• Gilera 500cc four cylinder Geoff Duke 1954 Start Dutch TT MV Agusta Moto Guzzi

A superb and rare photo of the start of the 1954 500cc Grand Prix of the Netherlands, a.k.a. the Dutch T.T., which was ridden on July 10, 1954.   On this magnificent photograph we see the future winner of the race ánd the 500cc World Champion of that year, Geoff Duke on his works Gilera 500 four (nr. 1 – he also was the current 500cc World Champion when this photo was taken!). Geoff Duke would WIN the race with an average speed of 104.24 mph (167.76 km/h) AND he went on to become the 1954 World Champion with the photographed machine.   Also visible are the great Irishman Reg Armstrong (Gilera, nr. 3), Scotsman Fergus Anderson (Moto Guzzi, nr.4), Australian Ken Kavanagh (Moto Guzzi, nr. 7), Italian Carlo Bandirola (M.V. Agusta, nr. 8), Italian Nello Pagani with nr. 9 on M.V. Agusta) and Englishman D.G. Lashmar (B.S.A., nr. 19.).   Geoff Duke , OBE (born 29 March 1923 in St. Helens, Lancashire) was a British multi-time world champion Grand Prix motorcycle road racer. The name of Geoff Duke is synonymous with motor sports, for he dominated motorcycle racing in the 1950s, winning six world championships and five Isle of Man TT races. Duke came to prominence after winning the 1949 Senior Clubmans TT and the Senior Manx Grand Prix and was to become the very first post-war motorcycling 'superstar', popularly known amongst the racing fraternity simply as 'the Duke'. He was signed up to the Norton works team for the 1950 TT, finishing second in the Junior and breaking both lap and race records in the Senior. After winning three World Championships for Norton he surprised everybody by moving abroad to Italian motorcycle manufacturer, Gilera in 1953. With Gilera, he had a string of three consecutive 500cc world championships. His support for a rider's strike demanding more start money led the FIM to suspend him for six months, dashing any hopes for a fourth consecutive title. In 1955 he was declared the first rider to lap the Isle of Man TT course at 100 mph, though this was later corrected to 99.97. As a consequence the official first 100 mph lap is credited to Bob McIntyre, also on a Gilera, in 1957. Duke was a non-starter due to injury. His final race was the 1959 Junior when he finished fourth on a Norton. In 1963 formed Scuderia Duke with Gilera to race the 1957 Gileras against the might of MV Augusta. Duke cut a distinctive figure on racing circuits as he was the first rider to wear one-piece leathers - he had enlisted his local tailor, to make the first of his now famous one-piece race suits. He was named Sportsman of the Year in 1951, awarded the RAC Segrave Trophy and, in recognition of his services to motorcycling, was awarded the Order of the British Empire in 1953. Highly honoured by the Isle of Man, where he made so many of his world record breaking rides, a point on the Mountain Course has been named after him. Three sharp bends at the 32nd Milestone between Brandywell and Windy Corner now carry the title 'Duke's'. The FIM named him a Grand Prix "Legend" in 2002.   Gilera was founded by Giuseppe Gilera in the Northern Italian town of Arcore, close to the city of Milan, in 1909. In 1935 Gilera acquired rights to the Rondine four-cylinder engine. This formed the basis for Gileras four cylinder racing machines nearly forty years. From the mid-thirties Gilera developed a range of four-stroke engine machines. The engines ranged from 100 to 500cc. The most famous of which was the 1939 Saturno. After World War II, Gilera dominated Grand Prix motorcycle racing, winning the 500cc road racing world championship 6 times in 8 years. Facing a downturn in motorcycle sales due to the increase in the popularity of automobiles after the war, Gilera made a gentleman's agreement with the other Italian motorcycle makers to quit Grand Prix racing after the 1957 season as a cost cutting measure. In 1969 the company was purchased by the Piaggio & Co. SpA -- which now holds six marques and is the world's fourth largest motorcycle manufacturer. In 1992, Gilera made a return to the Grand Prix arena and Piaggio continues to produce small-displacement motorcycles with the Gilera name. Gilera World Championships: 1950: 500cc with Umberto Masetti 1952: 500cc with Umberto Masetti 1953: 500cc with Geoff Duke 1954: 500cc with Geoff Duke (SEE PHOTO!) 1955: 500cc with Geoff Duke 1957: 500cc with Libero Liberati 2001: 125cc with Manuel Poggiali   M.V. Agusta began as an offshoot of the Agusta aviation company which was formed by Count Giovanni Agusta in 1923. The Count died in 1927, leaving the company in the hands of his wife and sons, Domenico (on the photo), Vincenzo, Mario and Corrado. Count Vincenzo Agusta together with his brother Domenico formed MV Agusta (the MV stood for Meccanica Verghera) at the end of the Second World War as a means to save the jobs of employees of the Agusta firm and also to fill the post-war need for cheap, efficient transportation. Count Vincenzo and Domenico Agusta had a passion for mechanical workings and for motorcycle racing. They were determined to have the best Grand Prix motorcycle racing team in the world and spared no expense on their passion. They achieved this goal by hiring some of the best riders of the time, namely Carlo Ubbiali, John Surtees, Mike Hailwood, Giacomo Agostini, Phil Read, and others, and having the best engineers, most notably Arturo Magni. The fire-engine red racing machines became a hallmark of Grand Prix racing in the 1960s and early 1970s, winning 17 consecutive 500 cc World Championships, and 63 World Championships overall. With the death of Count Domenico Agusta in 1971, the company lost its guiding force. The company won their last Grand Prix in 1976 and by 1980, stopped producing motorcycles altogether. The Agusta aviation branch continued on with its successful helicopter business. Interestingly, MV produced their first prototype, ironically called "Vespa," in 1945. After learning of Piaggio's brand new motorscooter of the same name, it was changed to MV 98. The company successfully manufactured small-displacement, quintessential Café racer style motorcycles (mostly 125-350 cc) through the 1950s and 1960s, followed by the big four cylinder 600cc and 750cc bikes in the 1960s and 1970s.   Moto Guzzi, also known as Guzzi, is the oldest European manufacturer in continuous motorcycle production. Established in 1921 in Mandello del Lario, Italy, Moto Guzzi has led Italy's motorcycling manufacture, enjoyed prominence in worldwide motorcycle racing, and led the industry in ground-breaking innovation – for the greater part of its history. The company's history has been shaped by the importance of racing, engineering innovation and a constant adaptation to the changes in the motorcycle industry since its inception 1921. Moto Guzzi was conceived by two aircraft pilots and their mechanic serving in the Corpo Aeronautico Militare (the Italian Air Corp, CAM) during World War I: Carlo Guzzi, Giovanni Ravelli and Giorgi Parodi. By happenstance assigned to the same Miraglia Squadron based outside Venice, the three became close, despite starkly different socio-economic backgrounds. The trio envisioned creating a motorcycle company after the war. Guzzi would engineer the motor bikes, Parodi (scion of wealthy Genovese ship-owners) would finance the venture, and Ravelli (already a famous pilot and motocycle racer) would promote the bikes with his racing prowess. Guzzi and Parodi (along with Parodi's brother) formed Moto Guzzi in 1921. Ravelli, ironically, had died just days after the war's end in an aircraft crash and is commemorated by the eagle's wings that form the Moto Guzzi logo. Carlo Guzzi and Giorgio Parodi, along with Giorgio's brother Angelo, created a privately held silent partnership "Società Anonima Moto Guzzi" on 15 March 1921, for the purpose of (according to the original articles of incorporation) "the manufacture and the sale of motor cycles and any other activity in relation to or connected to metallurgical and mechanical industry". The formation of the company hinged on an initial loan of two thousand Lira from the Parodis' father, Emanuele Vittorio, which he gave on 3 January 1919, offering the balance of the loan upon his review of the project's progress: Dear Giorgio, you can let both your partners know that I will offer you for your first 1,500 or 2,000 Lire. Although with the condition that the sum, under no circumstances, shall be increased. Likewise, I reserve the right to supervise your progress before giving my agreement to this project. The company was legally based in Genoa, Italy, with its headquarters in Mandello. The very earliest motorcycle bore the name G.P. (Guzzi-Parodi), though when it started the marque had changed its name to Moto Guzzi. As the only actual shareholders, the Parodi's wanted to shield their shipping fortunes by avoiding confusion of name G.P. with Giorgio Parodi's initials. Carlo Guzzi initially received royalties for each motorcycle produced, holding no ownership in the company that bore his name. In 1946 Moto Guzzi formally incorporated as Moto Guzzi S.p.A. with Giorgio Parodi as chairman. Carlo Guzzi's first engine design was a horizontal single that dominated the first 45 years of the company's history in various configurations. Through 1934, each engine bore the signature of the mechanic who built it. As originally envisioned, the company used racing to promote the brand. In the 1935 Isle of Man TT, Moto Guzzi factory rider Stanley Woods performed an impressive double victory with wins in the Lightweight TT as well as the Senior TT. Until the mid 1940s, the traditional horizontal four-stroke single cylinder 500 cc engines outfitted with one overhead and one side valve (also known as: IOE, inlet over exhaust or F-head) were the highest performance engines Moto Guzzi sold to the general public. By contrast, the company supplied the official racing team and private racers with higher performance racing machines with varying overhead cam, multi-valve configurations and cylinder designs. In the 1950s, Moto Guzzi, along with the Italian factories of Gilera and Mondial, led the world of Grand Prix motorcycle racing. With durable and lightweight 250 cc and 350 cc bikes designed by Giulio Carcano, the firm dominated the middleweight classes. The factory won five consecutive 350 cc world championships between 1953 and 1957. In realizing that low weight alone might not continue to win races for the company, Carcano designed the V8 500 cc GP race bike—whose engine was to become one of the most complex engines of its time. Despite the bike's having led many races and frequently posted the fastest lap time, it often failed to complete races because of mechanical problems. Ultimately, the V8 was not developed further as Moto Guzzi withdrew (together with the main competitors Gilera and Mondial) from racing after the 1957 season citing escalating costs and diminishing motorcycle sales. By the time of its pull out from Grand Prix racing, Moto Guzzi had won 3,329 official races, 8 World Championships, 6 Constructor's Championships and 11 Isle of Man TT victories. The period after World War II was as difficult in Mandello del Lario as it was elsewhere in post-war Europe. The solution was production of inexpensive, lighter cycles. The 1946 "Motoleggera", a 65 cc lightweight motorcycle became very popular in post-war Italy. A four-stroke 175 cc scooter known as the "Galletto" also sold well. Though modest cycles for the company, the lighter cycles continue to feature Guzzi's innovation and commitment to quality. The step-through Galletto initially featured a manual, foot-shifted three-speed (160 cc) configuration then later a four-speed (175 cc) set-up by the end of 1952. The displacement was increased to 192 cc in 1954 and electric start was added in 1961. Moto Guzzi was limited in its endeavors to penetrate the important scooter market as motorcycle popularity waned after WWII.   The Birmingham Small Arms Company (BSA) was a British manufacturer of vehicles, firearms, and military equipment, and still exists as an airgun sport manufacturer and distributor. At its peak, BSA was the largest motorcycle producer in the world. Loss of sales and poor investments in new products in the motorcycle division, which included Triumph Motorcycles, led to problems for the whole group. BSA was founded in 1861 in the Gun Quarter, Birmingham, England by fourteen gunsmiths of the Birmingham Small Arms Trade Association, who had together supplied arms to the British government during the Crimean War. The company branched out as the gun trade declined; in the 1870s they manufactured the Otto Dicycle, in the 1880s the company began to manufacture bicycles and in 1903 the company's first experimental motorcycle was constructed. Their first prototype automobile was produced in 1907 and the next year the company sold 150 automobiles. By 1909 they were offering a number of motorcycles for sale and in 1910 BSA purchased the British Daimler Company for its automobile engines. During World War I, the company returned to arms manufacture and greatly expanded its operations. BSA produced rifles, Lewis guns, shells, motorcycles and other vehicles for the war effort. In 1920, it bought some of the assets of the Aircraft Manufacturing Company (Airco), which had built many important aircraft during the war but had become bankrupt due to the falloff in orders once hostilities ceased. BSA did not go into aviation; the chief designer Geoffrey de Havilland of Airco founded the de Havilland company. As well as the Daimler car range, BSA re-entered the car market under their own name in 1921 with a V-twin engined light car followed by four-cylinder models up to 1926 when the name was temporarily dropped. In 1929 a new range of 3 and 4 wheel cars appeared and production of these continued until 1936. In the 1930s the board of directors authorised expenditure on bringing their arms-making equipment back to use - it had been stored at company expense since the end of the Great War in the belief that BSA might again be called upon to perform its patriotic duty. In 1931 the Lanchester Motor Company was acquired and production of their cars transferred to Daimler's Coventry works. By World War II, BSA had 67 factories and was well positioned to meet the demand for guns and ammunition. BSA operations were also dispersed to other companies under licence. During the war it produced over a million Lee-Enfield rifles, Sten sub machine guns and half a million Browning machine guns. Wartime demands included motorcycle production. 126,000 BSA M20 motorcycles were supplied to the armed forces, from 1937 (and later until 1950) plus military bicycles including the folding paratrooper bicycle. At the same time, the Daimler concern was producing armoured cars. Sir Bernard Docker was chairman of BSA until 1951 with James Leek CBE Managing Director from 1939, after which Jack Sangster became Managing Director. Post-war, BSA continued to expand the range of metal goods it produced.   It is a very nice non period photo that reflects a wonderful era of motorcycling’s rich history in a wonderful way. This is your rare chance to own this photo, therefore it is printed in a nice large format of ca. 8" x 12" (ca.20 x 30 cm).   Check out our auctions or contact us for more motorcycle photos and use the shipping discount!   Shipping costs will only be $ 7.00 regardless of how many photos you buy.   For 5 or more photos, shipping is free!  (Note: A. Herl, Inc. does not appear on photo, for purposes only) No copyright expressed or implied. Sold as collectable item only. We are clearing out our archives that we have gathered from various sources. All items always sent well protected in PVC clear files and board backed envelopes.   We have photographs that came from professional collections and/or were bought from the original photographer or press studio! They are all of professional and excellent quality.   After many decades of professionally collecting photographs and posters we are clearing out our archives. They make the perfect gift and are perfectly suited for framing. They will look gorgeous unframed and will be a true asset nicely framed with a border. They are a gorgeous and great asset in every home, workshop, workplace, restaurant, bar or club!   First come - first served. And you can always contact us for your requests. Please ask any questions before the auction ends.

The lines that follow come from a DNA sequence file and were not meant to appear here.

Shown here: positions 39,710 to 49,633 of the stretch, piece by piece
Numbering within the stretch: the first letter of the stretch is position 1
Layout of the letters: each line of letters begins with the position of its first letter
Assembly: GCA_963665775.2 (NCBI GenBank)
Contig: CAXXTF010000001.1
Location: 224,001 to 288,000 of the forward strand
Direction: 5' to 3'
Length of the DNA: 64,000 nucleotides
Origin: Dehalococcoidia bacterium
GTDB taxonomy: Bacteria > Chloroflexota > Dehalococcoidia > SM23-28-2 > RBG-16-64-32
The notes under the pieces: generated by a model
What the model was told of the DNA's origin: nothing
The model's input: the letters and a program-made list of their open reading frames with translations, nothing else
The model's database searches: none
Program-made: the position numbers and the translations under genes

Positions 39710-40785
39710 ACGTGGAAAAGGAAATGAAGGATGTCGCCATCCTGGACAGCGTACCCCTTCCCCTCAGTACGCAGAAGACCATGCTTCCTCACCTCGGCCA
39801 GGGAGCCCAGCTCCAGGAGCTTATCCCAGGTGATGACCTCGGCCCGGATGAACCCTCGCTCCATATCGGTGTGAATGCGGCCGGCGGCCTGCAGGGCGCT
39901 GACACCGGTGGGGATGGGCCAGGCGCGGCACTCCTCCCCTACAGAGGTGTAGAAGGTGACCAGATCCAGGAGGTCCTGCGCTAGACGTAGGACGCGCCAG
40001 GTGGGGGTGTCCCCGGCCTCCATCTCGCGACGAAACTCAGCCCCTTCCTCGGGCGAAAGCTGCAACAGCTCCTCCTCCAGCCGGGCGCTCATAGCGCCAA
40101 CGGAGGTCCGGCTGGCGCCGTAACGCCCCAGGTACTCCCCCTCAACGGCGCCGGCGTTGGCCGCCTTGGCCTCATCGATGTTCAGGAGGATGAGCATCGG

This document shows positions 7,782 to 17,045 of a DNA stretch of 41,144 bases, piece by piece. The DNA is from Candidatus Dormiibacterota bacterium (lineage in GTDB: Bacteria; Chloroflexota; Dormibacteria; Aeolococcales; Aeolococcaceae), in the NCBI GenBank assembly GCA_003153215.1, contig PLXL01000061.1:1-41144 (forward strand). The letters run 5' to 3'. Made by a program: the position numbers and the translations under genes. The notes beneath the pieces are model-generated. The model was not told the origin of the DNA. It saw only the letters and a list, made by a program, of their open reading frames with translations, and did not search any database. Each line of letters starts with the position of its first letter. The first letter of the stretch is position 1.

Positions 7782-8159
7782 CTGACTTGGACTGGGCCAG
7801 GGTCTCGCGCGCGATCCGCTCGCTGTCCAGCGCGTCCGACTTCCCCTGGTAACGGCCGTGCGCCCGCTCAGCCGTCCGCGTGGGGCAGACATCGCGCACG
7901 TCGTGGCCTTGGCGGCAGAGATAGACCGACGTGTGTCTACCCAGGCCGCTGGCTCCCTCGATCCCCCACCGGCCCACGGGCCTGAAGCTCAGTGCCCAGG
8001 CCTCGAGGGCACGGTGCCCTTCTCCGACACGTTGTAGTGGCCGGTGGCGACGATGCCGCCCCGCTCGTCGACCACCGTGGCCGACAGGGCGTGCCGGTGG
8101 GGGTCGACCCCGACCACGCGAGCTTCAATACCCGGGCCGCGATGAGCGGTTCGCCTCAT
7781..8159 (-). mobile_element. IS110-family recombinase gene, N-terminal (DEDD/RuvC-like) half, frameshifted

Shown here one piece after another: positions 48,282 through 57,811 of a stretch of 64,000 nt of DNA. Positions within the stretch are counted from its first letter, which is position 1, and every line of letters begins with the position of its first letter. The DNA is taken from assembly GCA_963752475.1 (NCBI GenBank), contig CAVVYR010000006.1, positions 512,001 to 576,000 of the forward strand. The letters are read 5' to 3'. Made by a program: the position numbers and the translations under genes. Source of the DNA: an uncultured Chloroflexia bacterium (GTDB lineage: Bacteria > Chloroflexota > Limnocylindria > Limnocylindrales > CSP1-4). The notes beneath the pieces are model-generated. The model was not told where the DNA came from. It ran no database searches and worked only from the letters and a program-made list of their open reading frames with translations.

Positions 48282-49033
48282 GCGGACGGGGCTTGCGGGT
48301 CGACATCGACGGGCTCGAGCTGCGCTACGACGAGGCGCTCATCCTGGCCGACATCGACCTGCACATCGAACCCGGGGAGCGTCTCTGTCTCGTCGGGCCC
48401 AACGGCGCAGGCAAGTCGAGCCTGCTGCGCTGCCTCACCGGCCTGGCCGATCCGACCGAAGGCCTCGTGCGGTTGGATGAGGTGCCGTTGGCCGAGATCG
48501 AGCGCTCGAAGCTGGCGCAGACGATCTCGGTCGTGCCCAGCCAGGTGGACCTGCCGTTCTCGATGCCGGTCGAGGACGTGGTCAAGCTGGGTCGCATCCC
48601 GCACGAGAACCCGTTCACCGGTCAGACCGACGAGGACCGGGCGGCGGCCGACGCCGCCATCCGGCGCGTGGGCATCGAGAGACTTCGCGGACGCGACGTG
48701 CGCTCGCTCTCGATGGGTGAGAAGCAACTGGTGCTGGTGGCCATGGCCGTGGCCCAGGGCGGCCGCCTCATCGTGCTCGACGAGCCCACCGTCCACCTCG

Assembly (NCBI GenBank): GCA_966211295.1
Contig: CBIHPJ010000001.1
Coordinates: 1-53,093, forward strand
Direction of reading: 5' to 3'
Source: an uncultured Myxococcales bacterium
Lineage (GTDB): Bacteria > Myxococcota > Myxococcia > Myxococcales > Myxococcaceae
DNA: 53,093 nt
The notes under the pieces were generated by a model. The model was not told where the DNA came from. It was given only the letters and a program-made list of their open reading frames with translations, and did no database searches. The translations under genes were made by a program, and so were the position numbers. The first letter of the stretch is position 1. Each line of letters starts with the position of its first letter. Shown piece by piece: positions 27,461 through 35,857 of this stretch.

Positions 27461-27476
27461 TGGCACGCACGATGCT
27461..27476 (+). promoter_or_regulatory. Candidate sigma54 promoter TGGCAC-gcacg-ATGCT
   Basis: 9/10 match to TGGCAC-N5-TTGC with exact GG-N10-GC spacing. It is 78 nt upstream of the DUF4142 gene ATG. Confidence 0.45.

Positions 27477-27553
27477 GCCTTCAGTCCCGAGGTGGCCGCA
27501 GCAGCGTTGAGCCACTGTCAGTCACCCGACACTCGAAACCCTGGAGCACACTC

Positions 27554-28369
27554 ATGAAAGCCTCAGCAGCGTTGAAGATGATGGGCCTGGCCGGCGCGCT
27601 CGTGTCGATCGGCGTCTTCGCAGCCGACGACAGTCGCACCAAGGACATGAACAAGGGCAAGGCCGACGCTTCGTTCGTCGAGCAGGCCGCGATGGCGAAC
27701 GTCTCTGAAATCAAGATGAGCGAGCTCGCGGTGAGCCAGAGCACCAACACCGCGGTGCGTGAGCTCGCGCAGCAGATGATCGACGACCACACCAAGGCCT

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Gilera 500cc four cylinder Geoff Duke 1954 Start Dutch TT MV Agusta Moto Guzzi